Small business loans are common. They are frequently used to get a fledgling business up and running, they can also be taken out when a business wants to expand, purchase more inventory, or increase its marketing.
Just like there are various reasons a business would need a loan, there are many different types of small business loans available. Understanding the types of loans will help you decide which one is best for you.
Five Types of Small Business Loans
SBA stands for Small Business Administration, it is a US Federal Agency that works to connect small businesses with the funding and resources they need. They can grant loans ranging from $50,000 to $5,000,000. There are various types of SBA loans.
Because they are backed by a federal agency, the terms may be more flexible than other lenders. Additionally, SBA loans can sometimes have lower interest rates.
However, the SBA is not the sole lender. They partner with a lending institution, usually a bank, and guarantee the lender repayment up to a certain percentage if you default on the loan. If your business can’t make payments, your personal assets may be at risk. This is because the SBA requires every owner with at least a 20% stake in the company to make an unconditional personal guarantee.
While SBA loans may sound great, they can be difficult to get approved and not everyone is eligible. The application process can be lengthy, sometimes taking months, and requires a lot of paperwork.
Short Term Loan
A short term loan is a much quicker process than an SBA loan. A short term business loan involves applying with a lender. Once you’re approved the cash amount is given to you in a lump sum. The repayment period for the loan can vary, ranging from three months to three years.
Because of the short repayment period, the maximum loan amount is typically less than $500,000. These loans are often sought when emergency funds are needed, such as to cover a sales slump or pay for unexpected expenses. From application to cash in hand can take as little as 24 hours.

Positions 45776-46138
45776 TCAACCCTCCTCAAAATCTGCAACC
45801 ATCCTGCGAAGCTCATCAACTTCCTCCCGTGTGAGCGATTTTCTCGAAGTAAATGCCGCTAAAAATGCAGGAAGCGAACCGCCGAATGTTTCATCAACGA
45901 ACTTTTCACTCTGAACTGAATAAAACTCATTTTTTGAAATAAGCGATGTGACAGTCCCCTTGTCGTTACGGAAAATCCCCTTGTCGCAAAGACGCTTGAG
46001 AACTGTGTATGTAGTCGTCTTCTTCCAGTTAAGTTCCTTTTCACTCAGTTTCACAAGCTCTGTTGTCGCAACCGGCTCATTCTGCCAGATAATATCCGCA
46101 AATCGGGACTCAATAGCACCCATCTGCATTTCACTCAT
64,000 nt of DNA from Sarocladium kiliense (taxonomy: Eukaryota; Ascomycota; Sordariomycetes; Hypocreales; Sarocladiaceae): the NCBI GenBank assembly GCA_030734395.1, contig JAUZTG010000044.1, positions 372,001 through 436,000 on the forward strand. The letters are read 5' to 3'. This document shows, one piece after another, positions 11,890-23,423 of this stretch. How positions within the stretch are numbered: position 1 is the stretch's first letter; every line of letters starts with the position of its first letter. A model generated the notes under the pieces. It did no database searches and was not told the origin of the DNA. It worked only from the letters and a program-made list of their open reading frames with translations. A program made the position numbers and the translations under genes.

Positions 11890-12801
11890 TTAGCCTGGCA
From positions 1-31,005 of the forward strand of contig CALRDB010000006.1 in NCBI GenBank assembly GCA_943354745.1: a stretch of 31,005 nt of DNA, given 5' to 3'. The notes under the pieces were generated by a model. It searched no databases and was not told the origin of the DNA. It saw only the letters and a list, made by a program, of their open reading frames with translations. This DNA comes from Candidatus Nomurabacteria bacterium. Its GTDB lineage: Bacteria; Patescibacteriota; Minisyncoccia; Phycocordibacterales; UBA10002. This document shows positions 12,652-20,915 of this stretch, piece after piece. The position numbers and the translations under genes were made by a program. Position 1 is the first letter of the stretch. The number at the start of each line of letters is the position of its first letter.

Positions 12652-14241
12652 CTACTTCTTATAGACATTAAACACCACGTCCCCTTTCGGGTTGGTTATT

Short term loans may not be for everyone as their maximum loan amounts generally don’t exceed $500,000. While some rates may be as low as 8%, this isn’t always the case. While eligibility requirements aren’t very strict, you must have good credit and have been in business for a few years, some lenders require collateral.
Merchant Cash Advance
A merchant cash advance is much like a payday loan, only it is solely for businesses. The advances work a bit differently than traditional small business loans. A lender provides you with a lump sum of cash upfront. This can be as much as $1,000,000. This amount is paid back over time using one of two payment plans. You can either transfer fixed daily or weekly debits from your bank account, or offer a piece of your future credit and debit card sales as collateral.
What is nice about a merchant cash advance is that you can have the money rather quickly. Similarly to payday loans where you normally get the money the next business day, it often takes just a few days to receive the money when you apply for a merchant cash advance. Additionally, approval is typically painless and you don’t have to worry about offering up physical collateral.